London FinTech unicorn Monzo is closing in on a new funding round as it faces a near 40 percent drop in valuation due to coronavirus pandemic economic fallout, according to a report in the Financial Times on Friday (May 15), citing sources.
If Monzo takes the funding deal, the digital banking startup would be valued at roughly £1.25 billion, a steep drop from its £2 billion valuation in June 2019, several sources with knowledge of the proceedings told FT.
The decline shines a light on the effects the COVID-19 crisis has had on money-losing tech startups as investors become more prudent. Key investors for this new funding include U.S. venture capital groups Accel, Y Combinator Continuity, Goodwater Capital, and the U.K.’s Passion Capital.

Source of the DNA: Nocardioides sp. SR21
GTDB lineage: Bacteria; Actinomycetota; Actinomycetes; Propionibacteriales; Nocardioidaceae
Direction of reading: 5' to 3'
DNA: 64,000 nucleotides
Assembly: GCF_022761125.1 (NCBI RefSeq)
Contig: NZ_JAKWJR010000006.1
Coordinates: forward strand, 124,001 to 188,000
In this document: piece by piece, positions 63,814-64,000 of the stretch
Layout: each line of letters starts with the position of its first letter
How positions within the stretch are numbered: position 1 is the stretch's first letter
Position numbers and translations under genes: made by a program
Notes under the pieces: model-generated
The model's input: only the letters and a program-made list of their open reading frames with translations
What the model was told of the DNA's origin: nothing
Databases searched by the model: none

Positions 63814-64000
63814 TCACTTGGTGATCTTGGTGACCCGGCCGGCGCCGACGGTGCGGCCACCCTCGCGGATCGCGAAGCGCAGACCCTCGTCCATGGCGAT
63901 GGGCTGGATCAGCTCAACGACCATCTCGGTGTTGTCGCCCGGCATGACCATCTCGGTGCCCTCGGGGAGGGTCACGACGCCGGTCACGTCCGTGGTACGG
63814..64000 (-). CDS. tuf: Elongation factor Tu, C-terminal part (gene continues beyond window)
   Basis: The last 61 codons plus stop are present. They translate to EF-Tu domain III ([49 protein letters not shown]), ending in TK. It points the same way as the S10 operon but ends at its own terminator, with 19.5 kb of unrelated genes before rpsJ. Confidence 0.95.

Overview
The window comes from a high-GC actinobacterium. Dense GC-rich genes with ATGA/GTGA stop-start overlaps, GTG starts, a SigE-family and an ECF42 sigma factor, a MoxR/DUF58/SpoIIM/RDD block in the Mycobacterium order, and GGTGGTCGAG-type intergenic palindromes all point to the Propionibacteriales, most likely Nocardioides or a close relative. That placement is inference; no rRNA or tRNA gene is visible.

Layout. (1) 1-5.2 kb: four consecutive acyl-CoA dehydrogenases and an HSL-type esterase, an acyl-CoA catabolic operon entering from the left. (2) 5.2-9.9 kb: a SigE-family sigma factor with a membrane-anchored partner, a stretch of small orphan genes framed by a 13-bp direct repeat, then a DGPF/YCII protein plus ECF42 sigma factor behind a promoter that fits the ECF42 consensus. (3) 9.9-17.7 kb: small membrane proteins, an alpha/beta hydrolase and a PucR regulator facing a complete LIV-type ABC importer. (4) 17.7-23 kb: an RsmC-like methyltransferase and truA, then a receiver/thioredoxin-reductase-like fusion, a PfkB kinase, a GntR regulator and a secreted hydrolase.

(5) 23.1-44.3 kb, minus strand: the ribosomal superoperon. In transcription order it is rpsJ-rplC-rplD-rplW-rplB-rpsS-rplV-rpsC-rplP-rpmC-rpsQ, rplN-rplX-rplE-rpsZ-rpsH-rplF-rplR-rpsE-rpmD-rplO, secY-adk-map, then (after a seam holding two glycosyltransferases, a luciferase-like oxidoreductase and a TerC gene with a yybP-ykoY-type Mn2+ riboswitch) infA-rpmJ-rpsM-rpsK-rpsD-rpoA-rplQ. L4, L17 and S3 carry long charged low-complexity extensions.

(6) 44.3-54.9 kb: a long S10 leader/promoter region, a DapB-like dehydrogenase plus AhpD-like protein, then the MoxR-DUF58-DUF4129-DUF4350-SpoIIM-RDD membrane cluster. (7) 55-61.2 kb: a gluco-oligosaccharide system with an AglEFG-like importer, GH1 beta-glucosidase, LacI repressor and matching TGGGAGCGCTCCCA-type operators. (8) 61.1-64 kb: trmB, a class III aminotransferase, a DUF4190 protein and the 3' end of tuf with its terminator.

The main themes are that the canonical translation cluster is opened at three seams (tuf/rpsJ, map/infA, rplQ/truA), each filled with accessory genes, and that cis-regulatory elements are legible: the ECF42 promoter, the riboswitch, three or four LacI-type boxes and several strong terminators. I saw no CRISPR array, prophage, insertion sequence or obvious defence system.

Monzo is planning to close funding between £70 and £80 million to help it navigate the rough economic climate. The new funding is expected to help the neobank move through the second half of 2021 with a solid financial footing and at a time when it is also anticipated to turn a profit.
A source involved with the talks told FT that the deal could close in 30 days, but the final numbers for funding or valuation are not confirmed.
Founded in 2015, the challenger bank was looking for new funding at the start of 2020 — but plans were sidelined as the coronavirus started traveling around the globe in March.
The challenger bank was launched by founders Gary Dolman, Jason Bates, Jonas Huckestein, Paul Rippon and Tom Blomfield. The bank has raised £324.7 million across 14 funding rounds.
German FinTech N2 left the U.K. in February, unable to beat local rivals like Monzo. Its valuation stayed steady at $3.5 billion when it raised $100 million in a Series D round, but that wasn’t the case for many tech startups that saw valuations drop because of the global crisis.
To save money amid the pandemic, Monzo CEO and co-founder Bloomfield is forgoing his salary for a year, while senior staffers are taking a 25 percent pay cut.